The Public Relations Challenge

Pamela Caravas

The problem: You think you can do your PR through social media.

The bigger problem: You think you do not need “old fashioned” PR.

The solution: Get coaching to change your mindset.

The proof for the solution: read on

With all due respect to your efforts to set up a profitable business without putting aside some kind of budget for “public relations”, the ugly truth is that this will not be tilting in your favour.

Just consider this: you need to ask the right people to help you do this or that in your business – aside from buying the legendary yellow book on “how to become an entrepreneur”. And you have all sorts of questions: how did they do it? Did they have money from family or other funds? Is it a side hustle (I, personally, do not like that word), while they have another job that funds their start up? Do they know people in the market? How do they find clients? How do I get into that magazine?

A few things to make a note of: public relations are not just writing up a press release that you will send to the right (and, more often than not, the wrong) journalists. It is not setting aside money for an advertisement in the right publication. And it is certainly not marketing, though the modern marketers have convinced the majority of the “side hustlers” that PR is no longer as important as great digital marketing is. They couldn’t be further from the truth.

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What is PR for me?

Public relations are what the term actually implies: public, with everyone, to everyone and for everyone. Not a niche, not an elite group, not VIP or high profile clients, and certainly not just for the masses. It is public. And relations… well that is where the majority of the misconceptions lie. People act as if relationships are very important when you are in the corporate environment – though I have heard some say “I just do my job and go home”. Yeah, right – equally important when you are in the Silicon Valley looking for investors or in Israel trying to get the position as the most promising start-up, or enter the highly advanced digital world of Estonia, famous for its digital transformation and speed in doing business.

Somehow, however, the masses have been convinced that you do not need “public relations”, you do not need a budget set aside for those. Let’s take a look at how wrong this way of thinking is.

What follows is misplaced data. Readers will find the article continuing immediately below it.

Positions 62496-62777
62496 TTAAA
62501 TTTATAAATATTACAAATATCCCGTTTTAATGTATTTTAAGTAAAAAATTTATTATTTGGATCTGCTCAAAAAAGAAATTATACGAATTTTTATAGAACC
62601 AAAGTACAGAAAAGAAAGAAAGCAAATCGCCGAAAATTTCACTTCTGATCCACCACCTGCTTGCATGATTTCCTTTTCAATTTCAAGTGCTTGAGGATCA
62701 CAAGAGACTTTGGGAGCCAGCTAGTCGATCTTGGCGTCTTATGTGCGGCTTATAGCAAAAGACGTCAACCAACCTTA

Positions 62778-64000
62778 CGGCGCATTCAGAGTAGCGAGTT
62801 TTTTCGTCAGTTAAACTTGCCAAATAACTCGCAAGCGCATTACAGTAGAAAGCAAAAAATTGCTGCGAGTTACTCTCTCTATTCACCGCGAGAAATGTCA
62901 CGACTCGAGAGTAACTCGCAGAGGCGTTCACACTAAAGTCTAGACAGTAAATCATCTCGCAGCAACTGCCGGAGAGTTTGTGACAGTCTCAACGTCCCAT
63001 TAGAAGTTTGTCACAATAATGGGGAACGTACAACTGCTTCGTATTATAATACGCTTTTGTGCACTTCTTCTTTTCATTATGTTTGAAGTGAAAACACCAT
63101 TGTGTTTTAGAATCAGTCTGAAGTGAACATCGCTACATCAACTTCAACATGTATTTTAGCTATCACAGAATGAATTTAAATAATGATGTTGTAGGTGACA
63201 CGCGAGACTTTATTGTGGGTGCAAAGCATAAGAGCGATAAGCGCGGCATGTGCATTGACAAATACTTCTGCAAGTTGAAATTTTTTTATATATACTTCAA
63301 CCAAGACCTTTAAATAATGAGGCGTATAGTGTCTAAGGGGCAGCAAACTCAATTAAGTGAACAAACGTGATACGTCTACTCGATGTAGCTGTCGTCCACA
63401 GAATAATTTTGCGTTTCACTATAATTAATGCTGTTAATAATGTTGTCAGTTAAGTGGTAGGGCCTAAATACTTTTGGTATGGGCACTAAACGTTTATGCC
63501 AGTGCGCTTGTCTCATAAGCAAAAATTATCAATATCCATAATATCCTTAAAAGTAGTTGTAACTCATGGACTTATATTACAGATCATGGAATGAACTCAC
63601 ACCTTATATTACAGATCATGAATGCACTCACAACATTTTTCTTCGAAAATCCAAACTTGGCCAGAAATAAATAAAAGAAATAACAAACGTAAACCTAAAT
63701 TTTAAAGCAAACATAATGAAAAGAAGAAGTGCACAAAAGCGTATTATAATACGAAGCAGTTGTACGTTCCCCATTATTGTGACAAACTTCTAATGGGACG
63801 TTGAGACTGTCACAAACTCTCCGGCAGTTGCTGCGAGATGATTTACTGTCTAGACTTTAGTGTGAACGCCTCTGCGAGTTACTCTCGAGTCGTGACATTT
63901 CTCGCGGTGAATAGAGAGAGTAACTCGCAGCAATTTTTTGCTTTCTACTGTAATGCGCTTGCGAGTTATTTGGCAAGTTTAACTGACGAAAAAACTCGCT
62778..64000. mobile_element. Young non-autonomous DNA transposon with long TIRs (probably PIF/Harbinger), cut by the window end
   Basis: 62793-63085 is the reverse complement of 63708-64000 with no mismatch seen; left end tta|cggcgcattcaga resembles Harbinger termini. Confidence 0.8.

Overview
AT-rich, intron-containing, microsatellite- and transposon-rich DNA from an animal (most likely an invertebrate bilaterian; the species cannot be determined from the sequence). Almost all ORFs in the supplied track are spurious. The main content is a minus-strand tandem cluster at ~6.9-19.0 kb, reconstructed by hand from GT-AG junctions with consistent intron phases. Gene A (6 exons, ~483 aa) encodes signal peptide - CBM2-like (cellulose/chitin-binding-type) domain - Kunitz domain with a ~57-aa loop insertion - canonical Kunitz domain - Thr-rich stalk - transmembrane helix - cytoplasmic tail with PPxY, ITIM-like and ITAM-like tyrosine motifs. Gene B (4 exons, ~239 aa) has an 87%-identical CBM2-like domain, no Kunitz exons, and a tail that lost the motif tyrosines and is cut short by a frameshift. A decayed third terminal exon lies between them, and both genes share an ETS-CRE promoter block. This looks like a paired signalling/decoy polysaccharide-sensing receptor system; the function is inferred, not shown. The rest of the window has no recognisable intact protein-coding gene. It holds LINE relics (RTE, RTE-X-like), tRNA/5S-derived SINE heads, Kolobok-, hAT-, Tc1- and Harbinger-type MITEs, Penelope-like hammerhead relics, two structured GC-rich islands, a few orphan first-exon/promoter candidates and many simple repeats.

Those "6 figure business coaches"

Every fantastic business coach out there has found their own niche and they try to convince you that their secret sauce, aka “I entered the 6 figure world”, is the one that will make you set up a thriving business. For one business coach it is the email list, for the other it is Facebook ads, for a third it is Instagram, some others have discovered the LinkedIn stories and sell ideas how to create serious, yet catchy stories for the very CEOs who will want to hire you or look at your little product.

What about the “Tik tok coaches” or the “Instagram Reels coaches”? Admittedly, we do not have as many “YouTube coaches”. For some reason, the YouTube “algorithm” has remained quite hard to master. I have nothing against people who wish to make a living from thin air. No surprise, motivational speaking has long been a “profession” and people swarm(ed before Covid) to a room full of people listening to others talking about the difficulties in their life and how they made it. And the cash keeps rolling in. But, I digress. Back to PR.

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“I got street cred”

The examples: everyone wants a photo with Gary or Oprah or Richard (Branson), or Kim or Peter (Jones), though the latter is hard to find for a selfie. Simply because you need validity for who you are, for your existence, for a quote from them – even I got a quote from a professor for my training programmes in companies. It just happened. I did not go after it. But, I was thrilled and used it. And then, everyone wants that VIP membership in the Forbes Coaches Council or the Fortune 500 list. We need that kind of recognition next to the famous business person. We sell it afterwards. It attracts attention when our business or product cannot make it through the hundreds of thousands other businesses. We need that validity. We need to make people feel safe and secure that we are worth it or that our word is worth it – if, indeed it is.

Public relations are, in essence today, our desire to belong, to be included so that we can be seen by virtue of another person or entity’s network and visibility. Still, bear in mind that details also count. This we will cover in our next entries.

A final thing to consider. Public relations budgets also look very different from the budgets we knew up until now. Today, your budget could be your personal time, your energy and sleepless nights, and your personal development in getting to know all the first steps to create your own PR strategy. Even those time and educational investments are a budget. How much are you willing to pay?

Your personal development and understanding of your values is what will define the quality of your public relations and your strategy. Gone are the days when the company did not listen to the consumer and paid to deliver the message THEY wanted.
pamela caravas
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